Invasive aliens on front burner at historic ABI get-together

ABI REVISIONING PROCESS

02

NOVEMBER, 2021

The OuSkool restaurant in Baardskeerdersbos in the southern Cape was abuzz with activity on Wednesday 27 October 2021, as 50 people met up face-to-face for the first time since the COVID-19 lockdown, echoing a similar event held a decade earlier.

 

In 2011, individuals and organisations who operate in the environmental sector came together in “B’bos” to chart the way for the second phase of the Agulhas Biodiversity Initiative (ABI).

Now, 10 years – and lots of hard work – later, these partners have met again at the same location, to plan for the next 10 years of this growing network, which now connects people working with nature and biodiversity across the Overberg District .

The ABI Annual General Meeting brings together a range of partners including farmers and landowners, tourism operators, municipalities, environmental educators, nature conservation agencies, and small businesses, to address challenges, and to share solutions.

According to ABI’s Chair, Cornie Swart, “This is another watershed meeting. Now 20 years old, the ABI partnership can build on what has gone before. We can build on years of collaboration and trust, cooperation and joint understanding of each other as our basis.”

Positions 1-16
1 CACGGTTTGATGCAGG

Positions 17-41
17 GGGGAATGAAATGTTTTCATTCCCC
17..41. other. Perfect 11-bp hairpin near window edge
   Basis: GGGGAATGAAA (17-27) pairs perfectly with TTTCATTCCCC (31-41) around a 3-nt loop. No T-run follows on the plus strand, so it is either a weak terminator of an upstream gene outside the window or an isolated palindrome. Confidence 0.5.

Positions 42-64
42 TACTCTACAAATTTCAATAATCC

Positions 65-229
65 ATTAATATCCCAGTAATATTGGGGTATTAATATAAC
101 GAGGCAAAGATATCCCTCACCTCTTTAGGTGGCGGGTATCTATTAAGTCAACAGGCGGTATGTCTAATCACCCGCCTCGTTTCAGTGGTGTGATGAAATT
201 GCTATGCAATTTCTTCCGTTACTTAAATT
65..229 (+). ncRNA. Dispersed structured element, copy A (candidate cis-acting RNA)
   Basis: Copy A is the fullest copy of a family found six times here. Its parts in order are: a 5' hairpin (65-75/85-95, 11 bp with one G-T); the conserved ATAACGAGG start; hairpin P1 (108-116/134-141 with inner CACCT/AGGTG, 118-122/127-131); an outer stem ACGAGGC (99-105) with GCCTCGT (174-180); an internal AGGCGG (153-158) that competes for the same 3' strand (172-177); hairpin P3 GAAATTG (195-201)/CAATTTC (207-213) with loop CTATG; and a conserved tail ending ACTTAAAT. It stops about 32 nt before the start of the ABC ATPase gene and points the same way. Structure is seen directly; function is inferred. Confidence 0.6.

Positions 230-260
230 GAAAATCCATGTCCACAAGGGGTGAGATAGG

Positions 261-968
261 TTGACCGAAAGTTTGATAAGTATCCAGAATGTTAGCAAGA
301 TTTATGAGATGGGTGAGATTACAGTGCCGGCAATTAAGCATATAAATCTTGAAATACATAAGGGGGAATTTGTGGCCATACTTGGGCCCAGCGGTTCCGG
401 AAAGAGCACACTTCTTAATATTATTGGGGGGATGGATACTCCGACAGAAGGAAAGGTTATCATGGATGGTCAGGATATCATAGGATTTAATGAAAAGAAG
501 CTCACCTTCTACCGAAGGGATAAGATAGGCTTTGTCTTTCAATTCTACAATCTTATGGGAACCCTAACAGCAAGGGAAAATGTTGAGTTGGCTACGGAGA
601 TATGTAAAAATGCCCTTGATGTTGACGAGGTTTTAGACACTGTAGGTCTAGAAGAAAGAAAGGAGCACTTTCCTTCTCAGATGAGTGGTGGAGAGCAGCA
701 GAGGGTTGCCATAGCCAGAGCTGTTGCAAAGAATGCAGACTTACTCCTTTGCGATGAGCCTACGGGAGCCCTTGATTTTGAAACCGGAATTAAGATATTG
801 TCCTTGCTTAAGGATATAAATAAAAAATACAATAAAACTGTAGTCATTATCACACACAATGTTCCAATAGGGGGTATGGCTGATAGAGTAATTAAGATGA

Revisioning ABI for the future

ABI is undertaking a revisioning process, funded by the WWF Nedbank Green Trust, to determine its structure and focus for the next decade. Flower Valley Conservation Trust, which provided coordination for the partnership over the past ten years, will step down from this role in December 2021. Steps are now underway to set ABI up as a non-profit organisation, which will remain guided by the ABI Committee.

According to consultant Caroline Petersen, who is supporting the ABI Committee on the revisioning project, there are two main ideas which have emerged out of consultations with partners. One idea is that ABI partners could support the establishment of an Overberg Biosphere Reserve, applying to UNESCO to join nine other such areas of global environmental significance in South Africa. “Becoming a biosphere reserve offers many opportunities including a space to engage with residents and farmers from mountain catchments to the coast, on what sustainability looks like for them,” she said. The meeting agreed that a working group will be set up under ABI to investigate this idea.